What's the advantage of keeping the sdb1 partition in a single 455 Gb? Is there any reason why I should divide it in more partitions?

Disk /dev/sda: 119.2 GiB, 128035676160 bytes, 250069680 sectors

Device     Boot     Start       End   Sectors   Size Id Type
/dev/sda1            2048 233066495 233064448 111.1G 83 Linux
/dev/sda2       233066496 250068991  17002496   8.1G 82 Linux swap / Solaris

Disk /dev/sdb: 465.8 GiB, 500107862016 bytes, 976773168 sectors

Device     Boot     Start       End   Sectors   Size Id Type
/dev/sdb1            2048 955283455 955281408 455.5G  7 HPFS/NTFS/exFAT
/dev/sdb2       955283456 976773119  21489664  10.3G 82 Linux swap / Solaris
  • From a storage standing point it's better to keep similar types of data in a single partition rather than mixing things up, and separating the OS from the data is always a good idea in case of a system failure. – Muaad ElSharif Apr 13 '17 at 8:34
  • For all previous comments: it's not an OS disk, it's an extra drive for data and (extra) swap. The OS disk is an SSD with its own swap. – ubuntubu Apr 13 '17 at 8:39
  • You probably don't need one swap let alone two (the one in sda2 isn't being used anyway). For the rest, partitioning - single or multiple - is the way OSes handle drives, it's how the OSes can read/write to the drives. Not an option. – user589808 Apr 13 '17 at 9:40
  • My mistake, the one not working is sdb2 and the differences are quite easy to spot. – user589808 Apr 13 '17 at 15:55

It's usually best to keep a partition table on a disk, even if that disk has nothing but a single partition. Reasons for this include:

  • Flexibility -- With a partition table on the disk, it's (relatively) easy to shrink the partition to create room for additional partition(s), should your needs change in the future. Without a partition table, this task becomes much harder.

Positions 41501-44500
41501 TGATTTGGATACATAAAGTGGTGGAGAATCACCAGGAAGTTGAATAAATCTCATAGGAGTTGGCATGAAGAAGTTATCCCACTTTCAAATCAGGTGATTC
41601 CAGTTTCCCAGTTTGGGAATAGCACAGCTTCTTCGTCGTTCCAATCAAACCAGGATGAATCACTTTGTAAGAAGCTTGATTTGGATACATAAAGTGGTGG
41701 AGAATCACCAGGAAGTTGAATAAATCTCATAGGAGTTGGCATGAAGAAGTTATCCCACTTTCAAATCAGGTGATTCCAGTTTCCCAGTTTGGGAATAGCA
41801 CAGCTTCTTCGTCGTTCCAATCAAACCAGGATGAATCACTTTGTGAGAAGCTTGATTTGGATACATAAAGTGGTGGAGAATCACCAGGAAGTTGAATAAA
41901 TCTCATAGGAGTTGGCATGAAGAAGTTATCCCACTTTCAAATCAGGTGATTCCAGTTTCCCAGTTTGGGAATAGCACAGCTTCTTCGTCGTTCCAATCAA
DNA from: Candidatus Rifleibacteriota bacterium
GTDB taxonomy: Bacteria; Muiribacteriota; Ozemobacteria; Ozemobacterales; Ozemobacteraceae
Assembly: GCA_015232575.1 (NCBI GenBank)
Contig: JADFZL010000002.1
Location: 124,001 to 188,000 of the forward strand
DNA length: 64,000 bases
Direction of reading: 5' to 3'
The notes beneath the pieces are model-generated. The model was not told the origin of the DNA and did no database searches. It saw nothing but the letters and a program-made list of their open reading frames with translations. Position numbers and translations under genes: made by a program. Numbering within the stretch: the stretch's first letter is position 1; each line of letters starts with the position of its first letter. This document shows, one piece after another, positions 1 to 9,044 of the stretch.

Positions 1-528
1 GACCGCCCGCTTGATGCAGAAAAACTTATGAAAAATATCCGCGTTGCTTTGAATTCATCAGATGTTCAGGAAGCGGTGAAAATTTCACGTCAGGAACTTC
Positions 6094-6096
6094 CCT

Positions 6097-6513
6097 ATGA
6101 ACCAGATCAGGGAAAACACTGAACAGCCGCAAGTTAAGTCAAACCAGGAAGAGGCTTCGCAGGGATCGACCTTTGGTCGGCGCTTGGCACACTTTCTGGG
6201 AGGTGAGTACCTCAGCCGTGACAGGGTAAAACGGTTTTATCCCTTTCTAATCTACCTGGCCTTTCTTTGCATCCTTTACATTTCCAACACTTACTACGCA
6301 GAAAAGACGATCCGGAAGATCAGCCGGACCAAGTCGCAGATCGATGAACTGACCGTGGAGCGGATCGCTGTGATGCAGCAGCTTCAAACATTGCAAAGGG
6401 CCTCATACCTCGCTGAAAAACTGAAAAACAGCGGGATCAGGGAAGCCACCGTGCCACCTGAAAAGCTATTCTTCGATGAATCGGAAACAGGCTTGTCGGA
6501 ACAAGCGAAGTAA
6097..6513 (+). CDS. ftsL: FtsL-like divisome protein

• Identification -- It's pretty much standard for hard disks to have partition tables. If you put a filesystem directly on a disk, without a partition table, a tool that scans disks and assumes that the disk has a partition table may misidentify the disk, possibly doing bad things to it. That said, I can't cite a specific utility that does this; but given the sheer number of obscure tools out there, and the potentially catastrophic consequences of an error, do you want to take the chance? Similar arguments can be made for instructions you might read on the Internet -- a procedures that assumes a disk contains a partition table, if followed blindly and applied to a disk without a partition table, could wreak havoc.
  • Partition table metadata -- Partition tables provide metadata that can help identify the disk's purpose. These include partition type codes, assorted flags, and (on GPT disks) partition names. These features may be redundant with features provided by the filesystem you use, but you may find uses for them nonetheless.
  • Why not? -- An MBR partition table consumes one sector on the disk, and depending on the way the partitioning software lays out the partitions, you'll lose a few more sectors (up to perhaps a couple MB of disk space) beyond that. GPT uses more sectors, but chances are you'll lose no more disk space with GPT than with MBR. Given the sizes of modern disks, the lost disk space is trivial, whereas the preceding advantages are much more significant. Thus, the argument against partitioning a disk is very weak.
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